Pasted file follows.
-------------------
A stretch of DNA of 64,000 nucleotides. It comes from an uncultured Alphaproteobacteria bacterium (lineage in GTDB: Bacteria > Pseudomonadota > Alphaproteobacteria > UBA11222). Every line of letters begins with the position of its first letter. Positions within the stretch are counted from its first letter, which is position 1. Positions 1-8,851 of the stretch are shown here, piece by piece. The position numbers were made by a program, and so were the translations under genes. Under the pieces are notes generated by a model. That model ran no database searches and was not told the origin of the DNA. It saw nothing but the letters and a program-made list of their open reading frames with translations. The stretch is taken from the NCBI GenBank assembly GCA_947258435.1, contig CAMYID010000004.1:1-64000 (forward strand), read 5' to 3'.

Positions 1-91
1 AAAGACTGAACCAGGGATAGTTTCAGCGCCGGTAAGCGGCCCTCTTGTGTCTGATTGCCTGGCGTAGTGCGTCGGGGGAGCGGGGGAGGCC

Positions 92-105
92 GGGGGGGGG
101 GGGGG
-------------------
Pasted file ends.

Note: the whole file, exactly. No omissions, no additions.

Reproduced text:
A stretch of DNA of 64,000 nucleotides. It comes from an uncultured Alphaproteobacteria bacterium (lineage in GTDB: Bacteria > Pseudomonadota > Alphaproteobacteria > UBA11222). Every line of letters begins with the position of its first letter. Positions within the stretch are counted from its first letter, which is position 1. Positions 1-8,851 of the stretch are shown here, piece by piece. The position numbers were made by a program, and so were the translations under genes. Under the pieces are notes generated by a model. That model ran no database searches and was not told the origin of the DNA. It saw nothing but the letters and a program-made list of their open reading frames with translations. The stretch is taken from the NCBI GenBank assembly GCA_947258435.1, contig CAMYID010000004.1:1-64000 (forward strand), read 5' to 3'.

Positions 1-91
1 AAAGACTGAACCAGGGATAGTTTCAGCGCCGGTAAGCGGCCCTCTTGTGTCTGATTGCCTGGCGTAGTGCGTCGGGGGAGCGGGGGAGGCC

Positions 92-105
92 GGGGGGGGG
101 GGGGG